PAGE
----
Q&A: Dean Baker’s case for the RI pension fund earning 7.5%

dean_baker_thumbnailThe iconoclastic liberal economist Dean Baker is famous for discovering the housing bubble years before better-known economists did so. Baker is the co-director of the Center for Economic and Policy Research in Washington. He visited Rhode Island on Thursday to speak at the Economic Progress Institute’s annual budget conference.

Baker sat down with WPRI.com after the event for a wide-ranging interview about the economic issues facing Rhode Island. (A previous excerpt discussed the Superman building and vacant properties.) In this section, Baker discusses why he thinks Rhode Island’s pension return forecasts are reasonable.

The transcript has been lightly edited for length and clarity.

When you testified in New Mexico recently, you said it would be “nearly impossible” for the state’s pension fund not to achieve the 7.75% long-term investment return it’s projecting. Rhode Island’s pension projection is even more conservative at 7.5% – I presume you think that’s even more reasonable. Why?

What most people are doing when they say you can’t get 7.5% is they’re looking back over the past, say, 10 to 15 years, where we’ve had two big tumbles in the stock market, and they go, “See what happens?” But you don’t look at the past; what you look at is the current market valuation – you look at price-to-earnings ratios. And that’s what I’m focused on.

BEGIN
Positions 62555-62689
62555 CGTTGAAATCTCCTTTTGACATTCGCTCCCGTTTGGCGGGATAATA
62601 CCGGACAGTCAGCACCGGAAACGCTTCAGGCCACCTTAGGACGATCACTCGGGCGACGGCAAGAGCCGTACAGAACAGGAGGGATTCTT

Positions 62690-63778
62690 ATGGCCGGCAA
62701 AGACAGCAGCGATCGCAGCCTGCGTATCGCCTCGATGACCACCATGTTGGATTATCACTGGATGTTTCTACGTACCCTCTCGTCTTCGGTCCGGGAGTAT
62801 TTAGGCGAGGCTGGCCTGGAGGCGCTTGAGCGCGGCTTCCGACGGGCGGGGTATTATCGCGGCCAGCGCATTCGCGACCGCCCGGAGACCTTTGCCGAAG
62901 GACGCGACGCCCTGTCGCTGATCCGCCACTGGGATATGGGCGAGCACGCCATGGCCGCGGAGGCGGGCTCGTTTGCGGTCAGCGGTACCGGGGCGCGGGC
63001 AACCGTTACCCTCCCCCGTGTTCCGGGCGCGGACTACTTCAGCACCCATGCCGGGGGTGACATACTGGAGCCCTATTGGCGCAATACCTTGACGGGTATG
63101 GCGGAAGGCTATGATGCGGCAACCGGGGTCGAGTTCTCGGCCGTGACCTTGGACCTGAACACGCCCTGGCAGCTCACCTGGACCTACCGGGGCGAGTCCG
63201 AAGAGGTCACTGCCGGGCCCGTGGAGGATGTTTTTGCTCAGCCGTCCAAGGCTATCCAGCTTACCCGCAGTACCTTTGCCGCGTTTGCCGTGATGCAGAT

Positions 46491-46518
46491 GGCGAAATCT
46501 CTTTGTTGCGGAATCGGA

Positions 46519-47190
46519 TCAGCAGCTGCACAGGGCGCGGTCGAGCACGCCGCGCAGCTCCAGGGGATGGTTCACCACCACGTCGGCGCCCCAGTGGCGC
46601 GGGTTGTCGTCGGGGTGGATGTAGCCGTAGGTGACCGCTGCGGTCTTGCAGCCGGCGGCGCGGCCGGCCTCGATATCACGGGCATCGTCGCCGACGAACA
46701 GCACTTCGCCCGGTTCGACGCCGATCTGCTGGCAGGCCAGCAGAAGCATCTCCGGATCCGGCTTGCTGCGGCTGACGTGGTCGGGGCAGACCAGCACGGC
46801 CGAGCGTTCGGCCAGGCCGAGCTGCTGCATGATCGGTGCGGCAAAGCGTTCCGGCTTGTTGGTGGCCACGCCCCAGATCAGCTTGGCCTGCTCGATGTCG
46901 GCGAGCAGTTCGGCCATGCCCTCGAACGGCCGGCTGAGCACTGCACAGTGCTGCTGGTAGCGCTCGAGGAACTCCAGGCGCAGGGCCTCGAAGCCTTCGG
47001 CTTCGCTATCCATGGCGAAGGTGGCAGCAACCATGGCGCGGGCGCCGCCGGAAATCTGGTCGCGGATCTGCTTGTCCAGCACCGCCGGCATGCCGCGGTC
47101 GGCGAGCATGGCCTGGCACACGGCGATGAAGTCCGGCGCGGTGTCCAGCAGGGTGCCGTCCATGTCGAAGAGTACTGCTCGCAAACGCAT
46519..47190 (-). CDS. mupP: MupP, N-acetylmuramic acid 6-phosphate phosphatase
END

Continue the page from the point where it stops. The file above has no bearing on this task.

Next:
So currently price-to-earnings ratios – I do price against trend earnings, and I look at the economywide numbers, because they invest beyond just equities, like private equity, so you don’t want to just look at publicly traded companies – and that’s roughly 15-to-1. We’ll call it 15-to-1. What that means is that if you assume that stocks grow in step with the economy on average – and you can vary that, it’s not going to change anything, but let’s just assume they grow in step with the economy – well, the economy is projected to grow in nominal terms somewhere around 4% to 5% nominal.

Just so people understand, the nominal rate is before you deduct inflation to get the real rate.


Then the other component of course is dividends, and typically companies pay out roughly 60% to 70% of their profits as dividends – either directly as dividends or they do it through share buybacks, but from the standpoint of the shareholder it’s the same thing. So if you have a price-to-earnings ratio of 15-to-1, you flip that over – I’m rounding up a little bit, but we’ll make it that earnings are 7% of the share price – if you’re getting paid, say, 60% of that in dividends, that gets you 4.2%. So if you add that to 4% or 5% nominal growth, you’re talking about a 9% or 10% annual return.